So despite the imperfect focusing, I may be hanging on to this machine if this is truly a design flaw rather than a bad batch, as I can scan for up to A3 without the imperfect focusing being noticable, if I spend some time making scans at various settings to find something acceptable, as the reviewer above mentions.

I would love to know if there are perfectly working machines out there and am I have just been receiving a bad batch of scanners or are they all like this (check out the focus at 100% in Photoshop)? I can’t imagine how I could do batch scans on it though but then I don’t do batch scans.

Derek Dammann , November 08, 2001; 11:14 P.M.

While I agree pretty much exactly on the film comments, I'd have to disagree that the Coolscan 4000 scans Fuji Superia films poorly. The photos on the following page were scanned entirely with the Nikon 4000 from Fuji Superia Reala 100 and Superia 400 print film:


I used digital ICE (fine) on all of them, and set the GEM to "2" for the ISO 400 scans and "1" for the ISO 100 scans. I thought it did a fine job, and didn't notice a problem with the autofocusing either. I usually focused "manually" with the CTRL-click method anyway, so maybe that helped.

Joe Zuffoletto , November 19, 2001; 08:33 P.M.

I've had my Coolscan 4000 for about 3 months now, and I've scanned about 100 frames with it. Here are my observations:

1. Nikon Scan 3.1 needs a lot of improvement, but the digital ICE feature is fantastic. About 95% of my scans are of color negatives, mostly Kodak films. Some of these are from negatives that are 15 years old or more. Just for fun, I scanned some of these without ICE. Suffice it to say, without ICE, scanning these negatives would be a waste of time, as I would be spending years in Photoshop retouching them. ICE makes them accessible. But forget about ROC and GEM - they're useless, for reasons already touched on by others. My only complaint about ICE is that it doesn't work for B&W film, of which I have a TON, so I guess I won't forget how to use the rubber stamp tool any time soon.

2. As a software engineer, I read with interest the comments about software stability problems. I can't speak for the Mac, but if you're using Windows, you'll have a much better time using Windows 2000. Nikon Scan has never crashed on my system, plugin or not, except for one rather unfortunate situation I'll discuss later.

3. I haven't noticed any focusing problems, but after reading about the many travails of others, I'm beginning to wonder if something's wrong with my eyes. I've had some badly curled negatives come out blurry around the edges, but I'm always able to solve the problem by using the film tray. If Mick or Robert would like to see one of my scans, I'd be happy to send one, as I'd like to get your comments on my unit's focusing ability.

4. I disagree with the opinion that you should go big on every scan (i.e., big resolution, big file size), and sort it out in Photoshop later. This was my original approach, but Photoshop is just too slow with big files to make this productive. Even simple level or curve adjustments can take up to 5 minutes on a 60Mb file. I thought about throwing some hardware at the problem, but a good friend of mine is a Photoshop programmer at Adobe, and he said his 2-processor, 1Gb PowerMac G-4 is just as slow with big files. Therefore, I do my everyday scanning at 4000dpi, 50% image size, and 8 bits, which yields very manageable 4-6Mb files that can be printed with good results up to 8x10."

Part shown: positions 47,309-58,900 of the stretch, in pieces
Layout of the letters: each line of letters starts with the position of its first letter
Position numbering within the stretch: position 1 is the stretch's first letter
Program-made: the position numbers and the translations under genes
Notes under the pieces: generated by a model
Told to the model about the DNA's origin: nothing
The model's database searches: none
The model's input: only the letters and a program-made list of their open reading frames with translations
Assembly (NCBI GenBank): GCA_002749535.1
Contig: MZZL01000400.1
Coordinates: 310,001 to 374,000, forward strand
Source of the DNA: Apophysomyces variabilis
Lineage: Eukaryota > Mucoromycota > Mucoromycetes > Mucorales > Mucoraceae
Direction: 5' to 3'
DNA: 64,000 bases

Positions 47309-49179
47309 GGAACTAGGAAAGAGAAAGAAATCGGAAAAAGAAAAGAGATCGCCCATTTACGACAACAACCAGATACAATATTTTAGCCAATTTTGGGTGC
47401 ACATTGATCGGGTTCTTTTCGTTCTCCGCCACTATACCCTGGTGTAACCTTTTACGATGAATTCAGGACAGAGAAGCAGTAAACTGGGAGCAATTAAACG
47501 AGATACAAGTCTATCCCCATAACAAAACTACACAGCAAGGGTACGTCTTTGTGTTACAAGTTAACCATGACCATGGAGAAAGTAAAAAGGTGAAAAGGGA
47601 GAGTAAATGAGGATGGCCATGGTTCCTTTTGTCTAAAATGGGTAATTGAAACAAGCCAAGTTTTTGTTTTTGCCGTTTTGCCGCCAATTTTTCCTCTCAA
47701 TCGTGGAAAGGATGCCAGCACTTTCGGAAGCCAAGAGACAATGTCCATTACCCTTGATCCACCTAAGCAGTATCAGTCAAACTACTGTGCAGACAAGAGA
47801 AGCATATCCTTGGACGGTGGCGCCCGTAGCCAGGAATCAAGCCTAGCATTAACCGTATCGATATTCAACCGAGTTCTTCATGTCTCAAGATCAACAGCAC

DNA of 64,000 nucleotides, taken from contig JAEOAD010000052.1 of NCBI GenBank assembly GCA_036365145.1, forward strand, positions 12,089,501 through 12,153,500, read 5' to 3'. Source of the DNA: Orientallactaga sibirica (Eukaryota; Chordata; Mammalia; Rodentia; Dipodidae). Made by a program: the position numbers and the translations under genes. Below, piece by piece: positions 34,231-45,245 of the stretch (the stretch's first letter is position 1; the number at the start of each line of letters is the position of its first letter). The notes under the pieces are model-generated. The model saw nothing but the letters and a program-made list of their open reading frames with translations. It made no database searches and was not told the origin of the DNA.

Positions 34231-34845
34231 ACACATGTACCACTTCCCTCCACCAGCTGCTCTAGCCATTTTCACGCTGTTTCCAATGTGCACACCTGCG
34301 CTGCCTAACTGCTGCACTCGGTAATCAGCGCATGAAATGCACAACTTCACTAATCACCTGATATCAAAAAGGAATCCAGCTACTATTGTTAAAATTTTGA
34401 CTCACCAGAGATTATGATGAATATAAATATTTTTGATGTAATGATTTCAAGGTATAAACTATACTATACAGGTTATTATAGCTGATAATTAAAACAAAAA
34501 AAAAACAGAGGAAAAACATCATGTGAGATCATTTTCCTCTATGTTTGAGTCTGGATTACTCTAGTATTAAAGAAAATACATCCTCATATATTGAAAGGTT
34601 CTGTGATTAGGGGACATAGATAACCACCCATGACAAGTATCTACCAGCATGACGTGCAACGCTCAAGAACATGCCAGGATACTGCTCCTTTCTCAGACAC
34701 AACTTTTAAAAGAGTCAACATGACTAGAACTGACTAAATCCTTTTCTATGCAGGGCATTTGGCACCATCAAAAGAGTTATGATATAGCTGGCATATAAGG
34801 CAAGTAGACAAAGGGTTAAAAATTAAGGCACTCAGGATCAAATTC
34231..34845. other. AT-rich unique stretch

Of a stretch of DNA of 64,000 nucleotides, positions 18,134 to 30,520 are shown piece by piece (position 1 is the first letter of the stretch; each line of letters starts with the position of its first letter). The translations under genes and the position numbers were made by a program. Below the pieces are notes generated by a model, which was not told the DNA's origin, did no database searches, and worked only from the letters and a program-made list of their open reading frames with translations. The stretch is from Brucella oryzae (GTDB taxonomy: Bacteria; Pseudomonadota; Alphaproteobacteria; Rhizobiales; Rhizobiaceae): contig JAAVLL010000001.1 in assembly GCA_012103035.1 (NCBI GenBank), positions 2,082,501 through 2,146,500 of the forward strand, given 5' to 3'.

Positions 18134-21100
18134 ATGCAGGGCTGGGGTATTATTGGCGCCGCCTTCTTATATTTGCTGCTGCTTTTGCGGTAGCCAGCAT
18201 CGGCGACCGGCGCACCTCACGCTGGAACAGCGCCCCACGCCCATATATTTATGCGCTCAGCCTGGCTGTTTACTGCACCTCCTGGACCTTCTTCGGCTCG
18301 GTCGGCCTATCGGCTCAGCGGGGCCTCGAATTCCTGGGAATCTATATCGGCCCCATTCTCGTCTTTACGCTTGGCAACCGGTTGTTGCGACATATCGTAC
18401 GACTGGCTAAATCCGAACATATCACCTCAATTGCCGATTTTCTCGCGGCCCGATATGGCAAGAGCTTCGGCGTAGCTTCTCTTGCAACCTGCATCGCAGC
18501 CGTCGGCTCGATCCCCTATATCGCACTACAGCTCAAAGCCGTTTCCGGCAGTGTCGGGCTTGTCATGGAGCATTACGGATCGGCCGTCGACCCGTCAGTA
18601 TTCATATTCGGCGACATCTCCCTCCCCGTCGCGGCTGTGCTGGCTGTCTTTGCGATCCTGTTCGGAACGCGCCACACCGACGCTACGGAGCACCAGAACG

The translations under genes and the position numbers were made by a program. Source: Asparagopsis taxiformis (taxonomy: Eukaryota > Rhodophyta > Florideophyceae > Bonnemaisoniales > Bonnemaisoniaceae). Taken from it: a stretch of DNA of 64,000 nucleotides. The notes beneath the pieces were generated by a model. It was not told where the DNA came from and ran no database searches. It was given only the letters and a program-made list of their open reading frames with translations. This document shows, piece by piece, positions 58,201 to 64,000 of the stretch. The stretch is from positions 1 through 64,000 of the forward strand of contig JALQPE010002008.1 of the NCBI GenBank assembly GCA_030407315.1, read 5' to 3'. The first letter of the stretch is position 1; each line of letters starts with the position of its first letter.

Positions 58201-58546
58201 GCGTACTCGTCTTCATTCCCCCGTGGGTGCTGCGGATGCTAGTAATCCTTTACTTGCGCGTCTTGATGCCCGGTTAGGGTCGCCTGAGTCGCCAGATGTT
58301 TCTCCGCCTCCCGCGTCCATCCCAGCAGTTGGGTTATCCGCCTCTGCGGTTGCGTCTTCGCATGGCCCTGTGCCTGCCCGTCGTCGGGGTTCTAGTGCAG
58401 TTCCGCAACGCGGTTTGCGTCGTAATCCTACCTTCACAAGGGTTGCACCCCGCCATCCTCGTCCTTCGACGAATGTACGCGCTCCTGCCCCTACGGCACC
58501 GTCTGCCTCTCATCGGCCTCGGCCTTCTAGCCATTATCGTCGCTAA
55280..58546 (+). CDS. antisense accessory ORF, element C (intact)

5. The unit does a much better job on color negatives than slides, that's for sure. It seems to have been designed primarily for scanning negatives.

6. Now, about that unfortunate crashing problem. I just bought a D1X, and it turns out that Nikon Scan 3.1 and Nikon View 4 do NOT play nice together. According to Nikon tech support, they're competing for the Firewire port, and the results are disastrous. I get blue screens on my Win2K system, which I haven't seen since the NT4 days. Nikon says too bad - no fix in sight. The only fix is to remove one or the other from the machine. If I remove Nikon View 4, I can't read NEF files into Photoshop, which is a MAJOR bummer. But if I remove Nikon Scan 3.1, I lose ICE. I decided ICE is more valuable to me right now. By the way, Nikon recommended with a straight face that I solve the problem by buying another computer!

Bottom line: For what I'm doing - mostly scanning old, 35mm color negatives, the Coolscan 4 is a fantastic piece of hardware, but the software is pretty bad. It's only saving grace is digital ICE, which is indispensable to me. Overall, I'm very happy with my purchase, and thankful I haven't had the focusing problems that are plaguing others.

IShin Wang , November 20, 2001; 05:07 P.M.

I sold my Polaroid Sprintscan 4000 in March on ebay and finally purchased Nikon Coolscan 4000 this month. I have to say I love Nikon's scanner much more than Polaroid's. I not only don't have any autofocus problems mentioned in this review, but also don't have any ICE problems with the film I have (Fuji Provia and Kodak Porta). The ICE technology saved uncountable hours of Photoshop retouching which was the major reason why I gave up on scaning negative film (and gave up negative film eventually last year) using Polaroid scanner. Now, the fun of taking negative film is finally back!

Gene Caldwell , December 04, 2001; 08:41 P.M.